The mechanical strength of these sponges can be improved by nonchemical crosslinking, advantageously by physical crosslinking and preferably by thermal dehydration. In the context of the present Example, thermal dehydration can consist in heating the collagen sponge at a temperature of about 106 C. for 7 h under a reduced pressure below about 100 Pa, in particular of about 50 Pa (about 500 μbar).

This collagen sponge can be prepared in thicknesses ranging from 0.2 to 2 cm.

The physical crosslinking can optionally be followed by a chemical crosslinking, for example using the azide method.

The sponges obtained from the gels prepared by the techniques described in Examples 1, 2 and 3 have greatly reduced odor levels compared with the sponges obtained without an oxidizing treatment, the most effective deodorization being achieved with ozone.

Furthermore, the latter deodorization technique very substantially improves the mechanical properties of the moist sponges compared with the same biomaterials obtained in conventional manner, even before the physical or chemical crosslinking treatments.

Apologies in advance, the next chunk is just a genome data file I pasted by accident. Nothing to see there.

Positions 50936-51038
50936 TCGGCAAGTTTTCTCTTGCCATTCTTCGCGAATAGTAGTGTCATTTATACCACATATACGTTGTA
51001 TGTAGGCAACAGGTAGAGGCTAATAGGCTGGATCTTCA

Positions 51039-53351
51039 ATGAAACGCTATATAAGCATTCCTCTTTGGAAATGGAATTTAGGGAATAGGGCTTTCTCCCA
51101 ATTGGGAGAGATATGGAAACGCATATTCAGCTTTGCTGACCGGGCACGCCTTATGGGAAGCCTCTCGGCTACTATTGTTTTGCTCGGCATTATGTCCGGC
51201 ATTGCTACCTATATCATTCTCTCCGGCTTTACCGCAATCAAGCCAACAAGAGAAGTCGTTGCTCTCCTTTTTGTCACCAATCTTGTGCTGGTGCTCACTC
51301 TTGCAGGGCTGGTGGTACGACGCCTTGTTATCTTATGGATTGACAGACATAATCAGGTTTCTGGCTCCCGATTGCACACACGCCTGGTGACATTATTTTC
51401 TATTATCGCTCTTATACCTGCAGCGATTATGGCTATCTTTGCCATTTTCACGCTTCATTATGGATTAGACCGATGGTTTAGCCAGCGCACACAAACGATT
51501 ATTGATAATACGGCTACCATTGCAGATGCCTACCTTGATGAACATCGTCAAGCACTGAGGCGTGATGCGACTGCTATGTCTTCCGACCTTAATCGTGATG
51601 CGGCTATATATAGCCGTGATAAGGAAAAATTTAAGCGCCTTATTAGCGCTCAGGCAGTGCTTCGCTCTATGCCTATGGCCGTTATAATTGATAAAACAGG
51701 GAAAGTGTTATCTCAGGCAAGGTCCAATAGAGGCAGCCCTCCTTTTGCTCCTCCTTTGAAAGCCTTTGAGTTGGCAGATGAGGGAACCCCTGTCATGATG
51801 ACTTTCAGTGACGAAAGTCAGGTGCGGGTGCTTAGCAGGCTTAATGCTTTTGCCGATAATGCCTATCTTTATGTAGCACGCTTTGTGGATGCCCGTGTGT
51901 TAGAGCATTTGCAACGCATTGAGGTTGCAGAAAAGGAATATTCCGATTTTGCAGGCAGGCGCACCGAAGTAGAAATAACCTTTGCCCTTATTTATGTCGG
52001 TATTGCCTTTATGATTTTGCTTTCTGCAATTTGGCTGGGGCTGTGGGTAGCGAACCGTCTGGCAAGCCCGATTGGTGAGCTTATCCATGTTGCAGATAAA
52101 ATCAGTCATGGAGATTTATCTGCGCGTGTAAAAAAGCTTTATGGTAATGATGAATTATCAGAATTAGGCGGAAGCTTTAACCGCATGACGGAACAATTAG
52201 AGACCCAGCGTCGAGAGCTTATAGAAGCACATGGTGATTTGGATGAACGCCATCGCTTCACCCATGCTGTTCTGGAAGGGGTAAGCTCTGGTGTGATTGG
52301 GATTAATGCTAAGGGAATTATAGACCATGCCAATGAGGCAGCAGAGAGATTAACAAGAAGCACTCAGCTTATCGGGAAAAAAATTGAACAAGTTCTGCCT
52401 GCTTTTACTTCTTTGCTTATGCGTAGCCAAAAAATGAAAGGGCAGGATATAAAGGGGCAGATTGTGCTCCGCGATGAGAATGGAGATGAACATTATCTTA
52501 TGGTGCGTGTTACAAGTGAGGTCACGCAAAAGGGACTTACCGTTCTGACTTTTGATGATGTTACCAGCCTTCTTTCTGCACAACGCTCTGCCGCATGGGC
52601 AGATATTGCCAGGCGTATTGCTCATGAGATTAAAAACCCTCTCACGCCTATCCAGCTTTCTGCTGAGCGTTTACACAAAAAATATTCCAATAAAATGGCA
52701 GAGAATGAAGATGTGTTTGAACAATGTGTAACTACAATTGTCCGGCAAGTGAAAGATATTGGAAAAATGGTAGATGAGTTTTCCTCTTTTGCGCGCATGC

It should also be noted that the sponges prepared with the gel treated with ozone under the conditions described in Example 2 have increased thermal stabilities.

In fact, the denaturation peaks of the collagen of the same sponges, obtained using a SETARAM apparatus, show that if the temperature at the start of denaturation remains unchanged, the temperature at the top of the peak is increased by about 3 C. and the temperature at the end of denaturation is increased by about 14 C.

This result demonstrates that the ozone treatment causes a crosslinking of the collagen under the conditions described in Example 2.

EXAMPLE 7 Preparation of a Collagen Membrane or Film

The collagen gel as obtained in Examples 1, 2 and 3 can be prepared in the form of a collagen membrane or film by being cast onto a tray in a layer of the desired thickness and then dried in air or in a gaseous fluid such as air or nitrogen. As in the case of the sponge, the mechanical properties can be enhanced by thermal dehydration, optionally followed by a chemical crosslinking.